Music Geek: Record stores at crossroads, but there’s time to recover

See, I can look classy every now and again.

While in Phoenix for a computer-assisted reporting conference — NICAR 2010, which has a name nearly as exciting as possible for this sort of this — I took a jaunt over to a couple record  stores, interested, of course, in seeing what sorts of wares were on offer. What I found was surprising and depressing, inspiring and enlightening.

My first stop, Circles Records & Tapes was one which I’d recently discovered was either closing or had already closed. To my delight, I found it to have not yet closed, and a large advert touting their 50-percent-off liquidation sale made the whole thing all the more tantalizing. It was, then, a bit unfortunate to discover that the store was very much into the process of closing its doors, and the merchandise being liquidated included a few miscellaneous albums on vinyl — nothing of real note, excepting one of the many Brian Eno collaboration projects — and a slew of very cheap, obscure, and low-quality CD releases. It was no real pain to walk from the store empty handed, as I’d already assumed it had closed for good, and my plans were primarily to visit a store a few blocks away, Revolver Records. Anything I would have picked up at a Circles would have been merely a happy accident.

Revolver Records, only a couple blocks away from Circles — a short walk from the Arizona State University Downtown Campus, where the Walter Cronkite School of Journalism is located — was a different story. From my first step into the door, the atmosphere was friendly and inviting, if a little intimidating. The selection on show was impressive, considering the size of the store. After a few tense minutes of trying to discern the organizational pattern of the store — now, that was something left to be desired — I found my first record of the day: King Crimson’s 1982 classic Beat, an album I’d previously purchased, I believe, while I was still in high school. I’ve never been much opposed to owning albums in multiple formats, save a digital format.

Some more searching revealed a few post-rock and shoegaze favorites against the right-most wall in the section labeled “New Vinyl” — an ambiguous term at best, but I did my searching, insufficient labeling be damned. Pavement’s Terror Twilight immediately popped out at me, as it’s an album I’ve been listening to with real fervor in the last two weeks. Slint’s Spiderland, My Bloody Valentine’s Loveless — my choices were hardly limited in the ways I usually expect. I rounded off the day of purchasing with something a bit more modern: The Pains of Being Pure at Heart’s 2009 self-titled album.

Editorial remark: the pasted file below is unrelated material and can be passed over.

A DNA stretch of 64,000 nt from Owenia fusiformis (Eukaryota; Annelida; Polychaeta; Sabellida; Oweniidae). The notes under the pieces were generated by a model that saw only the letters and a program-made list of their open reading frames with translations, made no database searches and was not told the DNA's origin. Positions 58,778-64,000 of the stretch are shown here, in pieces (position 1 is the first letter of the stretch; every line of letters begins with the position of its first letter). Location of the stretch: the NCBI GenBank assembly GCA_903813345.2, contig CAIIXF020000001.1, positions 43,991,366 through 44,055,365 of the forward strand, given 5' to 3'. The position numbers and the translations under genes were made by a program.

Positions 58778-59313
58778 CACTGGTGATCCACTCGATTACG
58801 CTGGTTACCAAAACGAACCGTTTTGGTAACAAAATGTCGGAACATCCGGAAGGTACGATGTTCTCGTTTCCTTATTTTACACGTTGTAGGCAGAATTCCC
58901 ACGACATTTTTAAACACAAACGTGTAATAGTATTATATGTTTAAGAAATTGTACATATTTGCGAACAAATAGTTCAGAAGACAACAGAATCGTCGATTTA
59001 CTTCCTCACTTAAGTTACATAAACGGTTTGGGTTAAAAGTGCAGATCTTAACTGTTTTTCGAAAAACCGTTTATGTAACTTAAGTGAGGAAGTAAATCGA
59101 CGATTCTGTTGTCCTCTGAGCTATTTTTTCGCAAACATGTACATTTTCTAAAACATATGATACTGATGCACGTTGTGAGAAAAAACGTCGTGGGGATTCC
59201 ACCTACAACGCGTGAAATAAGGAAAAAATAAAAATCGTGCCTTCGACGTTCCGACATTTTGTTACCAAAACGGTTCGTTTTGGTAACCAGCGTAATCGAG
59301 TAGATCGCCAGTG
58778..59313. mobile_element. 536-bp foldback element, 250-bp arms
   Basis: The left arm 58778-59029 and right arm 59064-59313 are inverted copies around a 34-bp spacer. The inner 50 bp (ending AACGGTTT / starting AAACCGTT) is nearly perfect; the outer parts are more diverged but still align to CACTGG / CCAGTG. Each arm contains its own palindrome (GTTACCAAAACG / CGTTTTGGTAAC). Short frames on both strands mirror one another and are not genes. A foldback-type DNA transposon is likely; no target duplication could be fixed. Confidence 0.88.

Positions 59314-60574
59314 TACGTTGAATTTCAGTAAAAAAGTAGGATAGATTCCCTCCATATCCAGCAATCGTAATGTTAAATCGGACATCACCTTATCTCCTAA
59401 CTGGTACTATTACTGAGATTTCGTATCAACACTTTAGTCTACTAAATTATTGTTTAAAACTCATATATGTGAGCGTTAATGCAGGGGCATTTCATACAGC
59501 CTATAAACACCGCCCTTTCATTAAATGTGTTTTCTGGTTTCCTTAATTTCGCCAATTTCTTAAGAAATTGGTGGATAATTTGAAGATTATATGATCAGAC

So, I’m sitting in my hotel room, listening to Pavement’s “Ann Don’t Cry,” wishing I was listening to it on vinyl — and I can’t help but feel I’ve been cheating on Groovacious. I’ve been actively enjoying the presence of another label, and I did it knowingly and actively. It’s not as if I was dragged along to a store; I was the only one from my group who went. I mean, I don’t actually think I did anything of any consequence, but it’s an odd thing, isn’t it? To feel allegiance to an organization selling you music? Tim and Lisa Cretsinger at Groovacious have been terribly helpful and supportive, both of and my continuing musical development — and the things they do for the southern Utah community, musical and not, are of some real note.

But I won’t be in Cedar City, Utah, forever, will I? I ought to seek out quality record store experiences, both for myself and for others. If, like is commonly assumed, the independent record store is a dying breed, to not submerse myself in the waters of musical compassion would be remiss. Hopefully, in the future, we at will be able to give some real time and thought toward the record store as a social institution: Without it, who knows where music would be? What would growing bands do without the power of the in-store show? What about the accessibility of the latest, greatest music, or those ubiquitous recommendations from the person behind the counter? We’d be worse off without them, there’s no real doubting that.

Seeing Circles Records & Tapes on the verge of falling off the edge of relevance — and mere blocks from the seemingly successful Revolver Records; it ought to serve as a wake-up call, one much the like I’ll be receiving (well, my phone will be waking me up with its alarm clock function, but I’m in a hotel — that’s the point!) in only a few short hours. Record stores are facing an unenviable struggle; they’re being pulled in many directions by uneven forces.

The rise of the MP3 — no death blow on its own, to my mind — combined with financial hardship in tough economic conditions has forced record stores to redefine their very function in society. They can no longer function as the sole source of music for the music lover: From this point forward, people will download music, and people will be able to find obscure maxi-singles online with greater ease than they would by having their record store clerk order it. If the record store is no longer the sole source of music, what will be its function? This is the struggle owners are now being faced with, and it’s not an easy one. Everyone’s trying to deal with these diverse, plentiful problems in their own innovative ways; there’s no one-size-fits-all boilerplate solution out there.

It’ll take some work. Record stores will close. But I’m not convinced they’ll disappear forever. With careful, exacting effort, the record store will be a thing of the past, but a new type of record store will be a thing of the future.

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